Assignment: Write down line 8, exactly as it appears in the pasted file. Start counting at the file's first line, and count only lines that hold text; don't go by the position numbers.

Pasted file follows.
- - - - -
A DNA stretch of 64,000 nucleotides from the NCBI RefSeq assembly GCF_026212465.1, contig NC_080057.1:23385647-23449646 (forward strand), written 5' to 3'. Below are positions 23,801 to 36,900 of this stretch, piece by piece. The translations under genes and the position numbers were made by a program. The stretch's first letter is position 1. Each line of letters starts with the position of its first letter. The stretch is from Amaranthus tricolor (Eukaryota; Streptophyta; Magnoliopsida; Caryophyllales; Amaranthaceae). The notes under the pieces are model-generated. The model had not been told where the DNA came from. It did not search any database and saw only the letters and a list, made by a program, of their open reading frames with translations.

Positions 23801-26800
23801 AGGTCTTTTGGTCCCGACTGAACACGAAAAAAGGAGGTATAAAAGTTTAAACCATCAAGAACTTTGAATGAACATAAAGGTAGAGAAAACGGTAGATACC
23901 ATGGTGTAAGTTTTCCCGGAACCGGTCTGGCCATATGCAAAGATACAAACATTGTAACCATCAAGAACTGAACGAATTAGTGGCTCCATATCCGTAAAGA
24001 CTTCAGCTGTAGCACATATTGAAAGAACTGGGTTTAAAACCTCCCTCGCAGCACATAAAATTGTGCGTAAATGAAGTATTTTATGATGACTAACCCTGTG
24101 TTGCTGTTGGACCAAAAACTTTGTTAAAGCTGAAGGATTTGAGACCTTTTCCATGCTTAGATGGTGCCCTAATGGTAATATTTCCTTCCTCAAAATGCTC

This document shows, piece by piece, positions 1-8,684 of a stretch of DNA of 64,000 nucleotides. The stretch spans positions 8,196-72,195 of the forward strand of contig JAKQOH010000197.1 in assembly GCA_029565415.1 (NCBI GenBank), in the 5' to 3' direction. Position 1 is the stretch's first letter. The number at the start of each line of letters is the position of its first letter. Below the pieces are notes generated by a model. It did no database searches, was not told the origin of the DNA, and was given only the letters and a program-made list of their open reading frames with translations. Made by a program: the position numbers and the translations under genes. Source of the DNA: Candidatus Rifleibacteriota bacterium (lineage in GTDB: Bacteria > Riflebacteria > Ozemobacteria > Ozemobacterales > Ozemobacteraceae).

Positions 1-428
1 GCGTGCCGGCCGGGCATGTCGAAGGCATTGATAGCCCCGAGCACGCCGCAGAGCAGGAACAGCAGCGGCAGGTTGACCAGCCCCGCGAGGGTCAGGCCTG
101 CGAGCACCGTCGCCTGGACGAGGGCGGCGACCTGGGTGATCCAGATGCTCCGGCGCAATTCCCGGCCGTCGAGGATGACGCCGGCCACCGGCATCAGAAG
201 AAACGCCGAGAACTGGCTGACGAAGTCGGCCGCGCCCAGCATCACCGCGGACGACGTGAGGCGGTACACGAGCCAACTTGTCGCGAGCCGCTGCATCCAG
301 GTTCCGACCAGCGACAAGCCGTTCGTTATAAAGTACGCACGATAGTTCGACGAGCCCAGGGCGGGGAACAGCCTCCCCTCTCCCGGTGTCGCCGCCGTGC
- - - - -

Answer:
Positions 1-428